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Re: Aquatic Plants Digest V4 #1701
Paul K. wrote:
>>If I were to try to grow Glossostigma, Rotala wallichii, and R. macandra
without the addition of CO2 gas, I would try to grow them alone, each by
themselves, and have fish present or have no fish, and add occasional
oatmeal flakes as a CO2 source.<<
Robert H. wrote:
....Thats just not feesable for me. I have no interest in setting up single
plant specie tanks. I still set up tanks for asthetic reasons, and that
means a mix of plants. I will leave the experiments up to you! You also seem
to be intimadating the issue of alleopathy. That just seems like too much of
a wildcard unknown for me to worry about. With all the other factors
involved how can you possibly determin alleopathy with any certainty?
Oatmeal?? OK, don't leave me hanging...elaborate on that!! :) (the next
commercial breakthrough, oatmeal bags for your filter!)
I was not thinking about allolopathy in the Ceratophyllum-Hygrophila
situation, just competition for a limited amount of CO2 where the
Ceratophllum is a lot better than the Hygrophila. I have not yet tried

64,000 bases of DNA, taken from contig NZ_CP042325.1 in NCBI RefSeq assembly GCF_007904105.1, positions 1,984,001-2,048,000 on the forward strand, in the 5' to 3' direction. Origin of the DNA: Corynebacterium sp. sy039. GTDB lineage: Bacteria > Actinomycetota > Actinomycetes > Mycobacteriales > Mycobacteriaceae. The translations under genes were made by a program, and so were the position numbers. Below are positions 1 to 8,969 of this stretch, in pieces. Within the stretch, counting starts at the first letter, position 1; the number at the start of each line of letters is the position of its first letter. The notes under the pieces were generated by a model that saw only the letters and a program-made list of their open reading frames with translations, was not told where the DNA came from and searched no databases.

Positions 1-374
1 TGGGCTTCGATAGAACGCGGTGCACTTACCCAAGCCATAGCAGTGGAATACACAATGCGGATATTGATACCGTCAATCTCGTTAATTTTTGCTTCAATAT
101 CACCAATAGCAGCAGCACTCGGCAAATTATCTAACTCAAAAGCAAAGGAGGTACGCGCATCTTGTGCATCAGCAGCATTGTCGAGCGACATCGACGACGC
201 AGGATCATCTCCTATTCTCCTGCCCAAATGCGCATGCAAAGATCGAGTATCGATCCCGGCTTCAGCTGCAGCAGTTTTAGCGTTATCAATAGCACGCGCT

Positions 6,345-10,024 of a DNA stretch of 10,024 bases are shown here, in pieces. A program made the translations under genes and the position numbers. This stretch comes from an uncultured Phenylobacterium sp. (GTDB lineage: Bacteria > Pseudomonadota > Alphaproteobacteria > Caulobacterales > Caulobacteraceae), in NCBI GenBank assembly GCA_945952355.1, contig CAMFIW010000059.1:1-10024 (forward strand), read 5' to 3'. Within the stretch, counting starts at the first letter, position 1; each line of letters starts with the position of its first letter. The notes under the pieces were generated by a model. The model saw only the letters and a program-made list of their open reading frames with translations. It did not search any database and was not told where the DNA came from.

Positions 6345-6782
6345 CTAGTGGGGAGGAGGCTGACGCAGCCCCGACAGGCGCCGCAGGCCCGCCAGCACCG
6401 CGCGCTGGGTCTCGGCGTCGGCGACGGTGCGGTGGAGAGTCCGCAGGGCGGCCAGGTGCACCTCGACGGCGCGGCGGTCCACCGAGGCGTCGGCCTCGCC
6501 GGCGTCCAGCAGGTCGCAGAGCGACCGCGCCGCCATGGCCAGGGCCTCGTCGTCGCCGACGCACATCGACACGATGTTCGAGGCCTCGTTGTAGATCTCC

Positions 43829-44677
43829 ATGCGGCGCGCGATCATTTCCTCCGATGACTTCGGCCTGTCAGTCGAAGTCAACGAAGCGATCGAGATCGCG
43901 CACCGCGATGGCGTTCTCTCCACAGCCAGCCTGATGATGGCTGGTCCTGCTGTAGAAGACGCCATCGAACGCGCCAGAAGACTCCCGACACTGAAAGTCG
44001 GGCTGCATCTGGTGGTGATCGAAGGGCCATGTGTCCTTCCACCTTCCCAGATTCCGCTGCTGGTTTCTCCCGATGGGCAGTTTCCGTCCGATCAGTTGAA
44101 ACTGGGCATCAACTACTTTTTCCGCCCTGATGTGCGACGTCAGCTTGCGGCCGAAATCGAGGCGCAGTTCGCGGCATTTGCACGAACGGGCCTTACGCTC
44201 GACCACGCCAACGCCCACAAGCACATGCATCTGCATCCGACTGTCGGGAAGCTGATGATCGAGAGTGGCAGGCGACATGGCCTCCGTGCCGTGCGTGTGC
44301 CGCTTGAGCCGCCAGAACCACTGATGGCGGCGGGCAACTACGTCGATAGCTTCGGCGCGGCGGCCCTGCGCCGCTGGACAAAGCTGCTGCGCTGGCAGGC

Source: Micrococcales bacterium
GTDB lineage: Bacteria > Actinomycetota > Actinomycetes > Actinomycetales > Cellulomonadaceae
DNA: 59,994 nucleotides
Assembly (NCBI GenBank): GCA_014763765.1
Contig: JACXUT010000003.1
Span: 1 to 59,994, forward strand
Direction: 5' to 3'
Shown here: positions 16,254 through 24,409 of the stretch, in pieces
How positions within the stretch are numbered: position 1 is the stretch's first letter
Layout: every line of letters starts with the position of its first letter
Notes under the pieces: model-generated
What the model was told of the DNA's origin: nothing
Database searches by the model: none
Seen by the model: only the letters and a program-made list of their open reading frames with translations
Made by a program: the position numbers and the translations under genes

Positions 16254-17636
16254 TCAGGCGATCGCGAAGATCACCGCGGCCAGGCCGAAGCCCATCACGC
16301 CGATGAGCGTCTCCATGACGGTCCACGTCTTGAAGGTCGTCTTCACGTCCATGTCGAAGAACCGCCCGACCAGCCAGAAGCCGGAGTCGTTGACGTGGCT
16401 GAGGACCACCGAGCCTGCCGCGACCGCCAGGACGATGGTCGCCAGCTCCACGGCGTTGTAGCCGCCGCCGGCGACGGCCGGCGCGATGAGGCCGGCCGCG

growing the two plants together when I have had unlimited CO2, (additions
of CO2 gas), but I would expect the Hygrophila to be able to grow quite
well under those conditions unless there is some sort of allelopathy.
The oatmeal flakes work like fish food as a limited source of CO2. I use
them when I do not have fish in the tank. I sprinkle a pinch or two in,
depending on the size of the tank, and snails eat them or they just decay.
In either case, they provide CO2. There is a limit to how much CO2 you can
provide this way. If you overdo it with the flakes, you lower the oxygen
content of the water to the point where clouds of bacteria develop and all
the animals that use oxygen have to move up near the surface. This is no
different than overdoing it with fish food. The flakes worke quite well
for me in single species gallon jar cultures or soda pop bottle cultures on
Paul Krombholz in humid central Mississippi.